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Great Limpopo TFCA 20th Anniversary: celebrating sustainable utilisation of natural resources

Dignitaries at the Great Limpopo TFCA 20th Anniversary celebrations

The Deputy Minister of Environment, Climate, Tourism, and Hospitality Industry for Zimbabwe, Honourable Barbara Rwodzi joined other ministers from the Republic of Mozambique and South Africa in celebrating the Great Limpopo Transfrontier Conservation Areas (TFCA’s) 20th Anniversary in Mozambique, yesterday.

On the 9th of December 2002, the three heads of state for Mozambique, South Africa, and Zimbabwe signed a Treaty that enabled the management of this landscape as an integrated unit across the three international borders, which Treaty gave birth to the Great Limpopo TFCA.

The establishment and development of Transfrontier Conservation Areas was and is still recognised as the best mechanism appropriate for the conservation and sustainable utilisation of natural resources beyond national boundaries.

In a speech on behalf of the Minister of Environment, Hon Rwodzi said she was greatly indebted to the three former heads of state, President Chissano, President Mbeki, and the late President Mugabe for coming up with the initiative.

“While we are here today commemorating 20 years of Great Limpopo TFCA’s existence, we need to take stock of the achievements made over these years and the challenges that we faced. I am pleased to say, as a trilateral agreement, we have collectively managed to keep the transboundary conservation flame within the region alight. I can just highlight a few of the achievements that deserve to be mentioned as we celebrate the journey we traveled over the past twenty years.

“It is a fact that the area where our beloved Great Limpopo TFCA is found today suffered de-colonisation process and liberation struggles that raged in Mozambique, Rhodesia (Zimbabwe), and South Africa. The area of the GLTFCA was central to these conflicts and the legacy of war remains evident today with minefields and old battlefield sites still visible, especially between Zimbabwe and Mozambique. These landmines made it impossible for both wildlife and tourists to move freely from one country to another within the Great Limpopo TFCA landscape. With the TFCA initiative’s emphasis being on the free and seamless movement of tourists and wildlife within the landscape, today we can boldly say, strides have been made in the demining exercise along our borders,” Hon. Rwodzi said.

 

Besides pulling down fences and demining along the borders, the stakeholders are proud today to talk of improved land access within the landscape with the Giriyondo Access Facility opened in 2006, allowing visitors to the Great Limpopo Transfrontier Conservation Area cross-border access within the perimeters of the park for the first time. Currently, a complementary facility is being pursued between Zimbabwe and South Africa.

 

Hon Rwodzi said she was optimistic that before the end of this year, stakeholders will be celebrating the long-awaited launch of the Limpopo Tourism Access Facility between Zimbabwe and South Africa.

 

She alluded to institutional reforms implemented within the Great Limpopo TFCA as one of the many strides made so far since the inception of the Great Limpopo TFCA. With the GLTFCA initiative progressing from the implementation of the core areas, the Great Limpopo Transfrontier Park, to the development and implementation of the broader conservation area, the GLTFCA, as per the Treaty, the Great Limpopo TFCA had developed a wide range of joint plans, policies, and frameworks that support its effective implementation of different programmes and initiatives.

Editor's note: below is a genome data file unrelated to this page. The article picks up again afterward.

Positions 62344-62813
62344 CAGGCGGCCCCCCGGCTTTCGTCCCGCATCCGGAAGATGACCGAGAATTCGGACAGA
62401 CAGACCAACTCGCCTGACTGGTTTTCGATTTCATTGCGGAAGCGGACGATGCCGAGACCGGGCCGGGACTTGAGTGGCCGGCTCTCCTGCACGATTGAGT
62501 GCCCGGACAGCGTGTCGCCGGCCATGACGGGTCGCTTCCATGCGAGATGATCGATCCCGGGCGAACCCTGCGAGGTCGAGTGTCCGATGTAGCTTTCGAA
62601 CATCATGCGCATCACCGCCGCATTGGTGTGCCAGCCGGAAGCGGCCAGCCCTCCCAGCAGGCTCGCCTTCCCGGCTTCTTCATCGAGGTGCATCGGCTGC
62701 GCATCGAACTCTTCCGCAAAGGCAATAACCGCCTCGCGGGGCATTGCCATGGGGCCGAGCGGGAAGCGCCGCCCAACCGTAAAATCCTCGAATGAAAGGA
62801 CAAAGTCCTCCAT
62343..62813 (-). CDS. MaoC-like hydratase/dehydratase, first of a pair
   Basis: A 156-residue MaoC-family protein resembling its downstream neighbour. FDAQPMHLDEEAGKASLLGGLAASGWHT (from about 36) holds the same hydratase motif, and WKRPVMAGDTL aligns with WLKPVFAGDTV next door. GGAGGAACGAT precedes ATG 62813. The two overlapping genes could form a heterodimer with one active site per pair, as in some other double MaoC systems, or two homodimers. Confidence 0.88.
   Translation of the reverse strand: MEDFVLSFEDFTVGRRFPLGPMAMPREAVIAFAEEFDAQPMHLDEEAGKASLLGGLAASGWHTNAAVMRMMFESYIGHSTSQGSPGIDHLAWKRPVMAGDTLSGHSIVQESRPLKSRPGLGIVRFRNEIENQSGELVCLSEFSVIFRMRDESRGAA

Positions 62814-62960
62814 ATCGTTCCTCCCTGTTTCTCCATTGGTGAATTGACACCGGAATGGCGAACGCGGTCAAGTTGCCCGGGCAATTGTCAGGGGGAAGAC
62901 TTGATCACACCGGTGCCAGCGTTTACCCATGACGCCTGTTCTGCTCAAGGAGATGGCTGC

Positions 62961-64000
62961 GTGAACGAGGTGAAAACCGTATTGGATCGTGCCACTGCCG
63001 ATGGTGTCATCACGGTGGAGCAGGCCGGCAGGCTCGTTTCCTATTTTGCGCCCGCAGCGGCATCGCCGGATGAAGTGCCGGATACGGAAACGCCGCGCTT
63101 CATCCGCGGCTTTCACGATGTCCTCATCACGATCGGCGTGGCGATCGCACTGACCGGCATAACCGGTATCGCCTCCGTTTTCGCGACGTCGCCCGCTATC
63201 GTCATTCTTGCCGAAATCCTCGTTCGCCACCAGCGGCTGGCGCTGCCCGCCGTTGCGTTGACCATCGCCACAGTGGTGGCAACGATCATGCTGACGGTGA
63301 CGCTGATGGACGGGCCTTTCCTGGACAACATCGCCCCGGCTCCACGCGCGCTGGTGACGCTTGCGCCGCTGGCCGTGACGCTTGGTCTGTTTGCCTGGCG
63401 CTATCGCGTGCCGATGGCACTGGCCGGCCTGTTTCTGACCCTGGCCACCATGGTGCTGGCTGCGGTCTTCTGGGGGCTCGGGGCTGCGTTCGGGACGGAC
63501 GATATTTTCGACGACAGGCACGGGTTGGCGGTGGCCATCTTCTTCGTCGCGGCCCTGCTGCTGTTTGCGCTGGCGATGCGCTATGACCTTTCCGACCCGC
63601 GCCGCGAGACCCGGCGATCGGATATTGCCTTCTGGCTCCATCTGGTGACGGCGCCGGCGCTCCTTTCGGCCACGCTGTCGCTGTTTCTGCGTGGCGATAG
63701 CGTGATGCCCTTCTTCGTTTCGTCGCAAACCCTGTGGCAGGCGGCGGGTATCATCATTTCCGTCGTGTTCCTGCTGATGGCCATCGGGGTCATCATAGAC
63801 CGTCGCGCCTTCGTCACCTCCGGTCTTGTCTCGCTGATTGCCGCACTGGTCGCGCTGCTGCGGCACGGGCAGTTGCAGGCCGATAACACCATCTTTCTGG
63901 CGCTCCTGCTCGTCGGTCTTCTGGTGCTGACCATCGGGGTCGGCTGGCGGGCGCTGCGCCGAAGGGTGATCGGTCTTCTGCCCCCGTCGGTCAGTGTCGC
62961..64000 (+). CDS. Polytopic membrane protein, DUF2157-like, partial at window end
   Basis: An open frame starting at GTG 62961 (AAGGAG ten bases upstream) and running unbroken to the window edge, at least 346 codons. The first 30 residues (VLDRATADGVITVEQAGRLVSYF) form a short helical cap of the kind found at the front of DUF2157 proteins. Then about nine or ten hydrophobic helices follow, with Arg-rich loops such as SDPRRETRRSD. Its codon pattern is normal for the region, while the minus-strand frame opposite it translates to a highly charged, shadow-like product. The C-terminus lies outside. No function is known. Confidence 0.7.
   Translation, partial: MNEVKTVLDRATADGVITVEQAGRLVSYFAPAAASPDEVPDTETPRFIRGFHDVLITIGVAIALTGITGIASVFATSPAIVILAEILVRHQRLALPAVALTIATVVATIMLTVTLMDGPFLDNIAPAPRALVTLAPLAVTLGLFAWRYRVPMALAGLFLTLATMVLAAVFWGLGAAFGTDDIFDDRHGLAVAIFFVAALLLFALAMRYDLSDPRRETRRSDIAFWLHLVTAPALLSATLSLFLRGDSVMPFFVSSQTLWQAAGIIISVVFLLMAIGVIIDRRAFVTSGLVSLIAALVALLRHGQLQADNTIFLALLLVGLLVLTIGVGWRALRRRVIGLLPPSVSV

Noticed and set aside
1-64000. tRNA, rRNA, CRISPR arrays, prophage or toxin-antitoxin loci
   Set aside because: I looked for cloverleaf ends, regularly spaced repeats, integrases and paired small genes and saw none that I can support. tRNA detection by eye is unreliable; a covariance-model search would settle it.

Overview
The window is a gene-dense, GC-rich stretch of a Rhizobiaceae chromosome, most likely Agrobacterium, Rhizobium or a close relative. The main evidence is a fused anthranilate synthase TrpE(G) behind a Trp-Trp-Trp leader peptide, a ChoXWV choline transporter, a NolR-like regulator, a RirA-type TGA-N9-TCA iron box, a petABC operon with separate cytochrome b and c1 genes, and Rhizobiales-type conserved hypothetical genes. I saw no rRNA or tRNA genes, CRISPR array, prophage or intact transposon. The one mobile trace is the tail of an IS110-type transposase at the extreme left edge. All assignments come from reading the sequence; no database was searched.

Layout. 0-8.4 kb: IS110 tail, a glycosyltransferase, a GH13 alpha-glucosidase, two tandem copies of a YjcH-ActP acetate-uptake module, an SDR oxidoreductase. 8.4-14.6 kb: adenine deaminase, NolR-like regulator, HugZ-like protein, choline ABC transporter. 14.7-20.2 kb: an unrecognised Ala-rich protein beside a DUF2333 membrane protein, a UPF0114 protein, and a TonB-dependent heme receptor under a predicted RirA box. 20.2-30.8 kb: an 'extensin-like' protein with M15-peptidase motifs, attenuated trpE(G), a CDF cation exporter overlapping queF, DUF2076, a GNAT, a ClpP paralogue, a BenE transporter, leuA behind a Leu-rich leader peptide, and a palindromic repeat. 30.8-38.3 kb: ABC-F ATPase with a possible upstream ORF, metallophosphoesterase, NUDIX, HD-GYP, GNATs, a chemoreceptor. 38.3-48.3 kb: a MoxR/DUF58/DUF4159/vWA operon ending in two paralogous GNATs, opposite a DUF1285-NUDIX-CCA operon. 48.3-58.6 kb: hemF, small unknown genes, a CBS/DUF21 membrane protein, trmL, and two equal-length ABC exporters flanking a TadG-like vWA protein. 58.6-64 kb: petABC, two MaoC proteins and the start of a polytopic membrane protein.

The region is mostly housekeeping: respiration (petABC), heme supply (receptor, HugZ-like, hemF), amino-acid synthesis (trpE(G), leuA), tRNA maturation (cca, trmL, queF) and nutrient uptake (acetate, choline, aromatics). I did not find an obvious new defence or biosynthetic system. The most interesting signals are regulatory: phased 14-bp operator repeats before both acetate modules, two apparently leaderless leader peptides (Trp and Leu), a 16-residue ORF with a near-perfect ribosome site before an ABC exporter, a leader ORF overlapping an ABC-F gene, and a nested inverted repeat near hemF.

“Over the past two to three years, we have been seized with processes aimed at establishing the Secretariat. Today we are gathered here to commemorate our 20th Anniversary, witnessing one of the milestone achievements in the Great Limpopo TFCA where we have successfully translocated and restocked our Protected Areas with the endangered rhino species. I remember sometime in April 2014 when Mozambique and South Africa signed a memorandum of understanding on biodiversity conservation and management, with a view to addressing the scourge of rhino poaching in Great Limpopo.

“In line with that Memorandum of Understanding, Great Limpopo TFCA partner states started to put up infrastructure to reintroduce and manage our rhino population. Recently, we have seen rhino re-introduction into the Great Limpopo TFCA landscape being prioritized. In Gonarezhou National Park, rhinos were re-introduced in 2021, while a similar project that we are witnessing today has been embarked on in Mozambique, a notable achievement that we can reflect on as we commemorate our 20th Anniversary.”

 

Hon Rwodzi added that while stakeholders are celebrating the journey of two decades since the birth of Great Limpopo TFCA, it is important also to reflect on the challenges that we are facing.

“Our communities are yet to benefit from the TFCA initiatives although we are twenty years down the road. Our communities are still living in poverty while our wildlife populations are ballooning, and we are losing more human lives than ever before through human-wildlife conflicts. It is my desire that we start to invest in our communities so that they appreciate the value of the biodiversity conservation work they are doing. The governments of the three Great Limpopo TFCA partner states, hear this clarion call, our good conservation efforts have brought us this far. But what are we benefiting from our efforts at the end of the day? Who is going to enjoy these wildlife resources that we are sweating to conserve? Let us start to think and act so that we enjoy the fruits of our sweat,” she said.

About the author

Byron Adonis Mutingwende